By Lawrence Mashabela

  • As economic challenges worsen in South Africa, more young people are finding themselves unemployed and homeless, relying on handouts for survival.
  • Michael Rasebokoa, a 25-year-old from the Free State, shares his journey of homelessness after losing his job as a sales representative in Johannesburg.
  • Despite the hardships of living on the streets, Rasebokoa found hope and support at the Wembley Stadium shelter, where he received assistance in rebuilding his life, securing a job as a financial advisor, and obtaining necessary certifications.

With South Africa’s economic challenges deepening, and many young people unemployed, scores of homeless people are springing up in South Africa’s cities as increasing numbers of people find themselves on the street. 

Michael Rasebokoa (25), from the Free State, is part of a group of young people who have found themselves in the street surviving with handouts of food from strangers. Rasebokoa came to Johannesburg in pursuit of better opportunities, unfortunately, things did not go well for him.

Rasebakoa worked as a sales rep in the retail industry and immediately after losing his job, he started to struggle to pay his monthly rent and ended up being kicked out of the rented place in Diepkloof, Soweto, and subsequently had no place to go. He said he had no other option but to sleep on the dangerous streets of Johannesburg.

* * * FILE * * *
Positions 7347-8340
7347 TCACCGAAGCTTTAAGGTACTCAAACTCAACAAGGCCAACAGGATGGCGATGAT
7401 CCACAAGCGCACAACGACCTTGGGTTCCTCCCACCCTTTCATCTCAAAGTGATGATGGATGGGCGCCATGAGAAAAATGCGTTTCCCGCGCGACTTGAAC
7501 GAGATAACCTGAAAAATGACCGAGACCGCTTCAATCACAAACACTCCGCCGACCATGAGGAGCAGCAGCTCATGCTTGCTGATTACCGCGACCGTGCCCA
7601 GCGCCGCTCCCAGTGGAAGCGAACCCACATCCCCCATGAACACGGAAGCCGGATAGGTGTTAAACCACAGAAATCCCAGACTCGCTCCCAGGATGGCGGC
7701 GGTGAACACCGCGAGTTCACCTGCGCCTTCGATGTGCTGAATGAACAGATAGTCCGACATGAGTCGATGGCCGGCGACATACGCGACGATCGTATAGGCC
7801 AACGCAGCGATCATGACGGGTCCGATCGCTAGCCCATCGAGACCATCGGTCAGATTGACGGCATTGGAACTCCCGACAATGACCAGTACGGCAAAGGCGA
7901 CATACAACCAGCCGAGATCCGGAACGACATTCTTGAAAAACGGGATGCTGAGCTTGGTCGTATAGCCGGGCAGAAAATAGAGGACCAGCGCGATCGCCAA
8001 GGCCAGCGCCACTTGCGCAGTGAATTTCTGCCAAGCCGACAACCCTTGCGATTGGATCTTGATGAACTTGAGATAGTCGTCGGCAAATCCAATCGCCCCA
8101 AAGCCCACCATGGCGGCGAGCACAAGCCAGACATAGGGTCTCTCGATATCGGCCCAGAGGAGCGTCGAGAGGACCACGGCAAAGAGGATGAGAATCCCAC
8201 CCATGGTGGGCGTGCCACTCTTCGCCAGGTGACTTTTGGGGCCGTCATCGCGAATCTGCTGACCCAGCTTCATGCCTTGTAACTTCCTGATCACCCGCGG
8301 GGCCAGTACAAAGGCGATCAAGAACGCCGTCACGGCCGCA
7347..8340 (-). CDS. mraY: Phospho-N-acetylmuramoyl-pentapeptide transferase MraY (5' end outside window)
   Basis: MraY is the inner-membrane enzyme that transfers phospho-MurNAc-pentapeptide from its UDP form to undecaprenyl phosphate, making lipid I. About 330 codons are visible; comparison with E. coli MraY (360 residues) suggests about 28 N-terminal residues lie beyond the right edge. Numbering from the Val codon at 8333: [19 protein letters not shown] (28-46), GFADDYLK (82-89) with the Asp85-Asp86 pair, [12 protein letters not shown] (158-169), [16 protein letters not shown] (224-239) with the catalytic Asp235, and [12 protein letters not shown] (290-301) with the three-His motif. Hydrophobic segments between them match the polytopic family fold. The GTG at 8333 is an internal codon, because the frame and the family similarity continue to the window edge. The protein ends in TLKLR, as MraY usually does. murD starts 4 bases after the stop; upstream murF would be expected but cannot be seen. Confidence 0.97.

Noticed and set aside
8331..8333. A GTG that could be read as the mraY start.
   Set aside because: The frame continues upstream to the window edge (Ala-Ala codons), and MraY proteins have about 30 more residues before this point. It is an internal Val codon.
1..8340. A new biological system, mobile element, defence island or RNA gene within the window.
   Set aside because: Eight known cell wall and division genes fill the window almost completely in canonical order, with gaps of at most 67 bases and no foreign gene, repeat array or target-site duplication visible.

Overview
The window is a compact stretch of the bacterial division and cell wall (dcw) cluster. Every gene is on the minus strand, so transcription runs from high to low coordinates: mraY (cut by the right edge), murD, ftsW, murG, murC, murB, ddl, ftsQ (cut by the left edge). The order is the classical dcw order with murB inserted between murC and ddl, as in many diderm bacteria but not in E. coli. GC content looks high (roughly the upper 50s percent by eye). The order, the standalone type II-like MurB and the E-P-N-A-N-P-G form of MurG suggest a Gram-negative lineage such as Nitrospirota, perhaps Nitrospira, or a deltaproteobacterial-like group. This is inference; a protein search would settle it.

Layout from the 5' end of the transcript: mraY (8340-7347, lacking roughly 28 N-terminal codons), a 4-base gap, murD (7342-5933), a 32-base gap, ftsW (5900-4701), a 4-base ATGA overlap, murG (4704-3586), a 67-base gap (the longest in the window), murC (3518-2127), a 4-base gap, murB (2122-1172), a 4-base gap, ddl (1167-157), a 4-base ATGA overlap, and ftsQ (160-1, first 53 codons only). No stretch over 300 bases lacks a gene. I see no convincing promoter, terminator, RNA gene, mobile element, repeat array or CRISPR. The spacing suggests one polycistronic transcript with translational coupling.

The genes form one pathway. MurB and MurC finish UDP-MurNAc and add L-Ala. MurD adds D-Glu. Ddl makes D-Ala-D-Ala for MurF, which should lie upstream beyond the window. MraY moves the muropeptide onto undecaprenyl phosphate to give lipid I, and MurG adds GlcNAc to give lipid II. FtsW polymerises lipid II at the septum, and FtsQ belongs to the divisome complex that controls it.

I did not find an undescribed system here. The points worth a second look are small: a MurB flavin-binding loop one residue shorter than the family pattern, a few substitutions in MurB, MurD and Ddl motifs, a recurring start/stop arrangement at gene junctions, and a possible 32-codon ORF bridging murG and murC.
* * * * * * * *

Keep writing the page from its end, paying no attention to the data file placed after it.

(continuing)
“I didn’t know where to go, I didn’t know anyone in Johannesburg, I tried to get refuge from a friend but because he was staying with his family in a rented place it didn’t work out,” he said.

“Being homeless is not a nice experience and it is even more painful when some think people just choose to live in the street. No one would choose to live in the cold where your safety is compromised. At some point, I was working and everything was all right, I was able to pay my bills, and all of a sudden I was jobless and had no place to stay.”

Raseboka said he stayed on the street of Hillbrow for about 8 months before he was referred to Wembley Stadium shelter for the homeless early this year. He said the shelter gave him hope again and now he is working on rebuilding his life.

“One day I went to some church in Hillbrow, that’s where I was linked to shelter. I came here with nothing as I had sold all my belongings while trying to make ends meet.”

He said since he was admitted into the shelter his life has changed tremendously. He even managed to bag himself a financial advisor job at Discovery in Sandton. He said the shelter also assisted him in receiving RE5 certificates which is a regulatory examination for representatives. 

“I am grateful because today I am working as a financial advisor because of the RE5 certificate I received through the Wembley shelter”, he said.

To other people who are suffering the same fate, Rasebakoa said they must not lose hope.

“I would encourage anyone who is going through a tough time to pick themselves up and continue fighting, someone will eventually hear them out,” he added.

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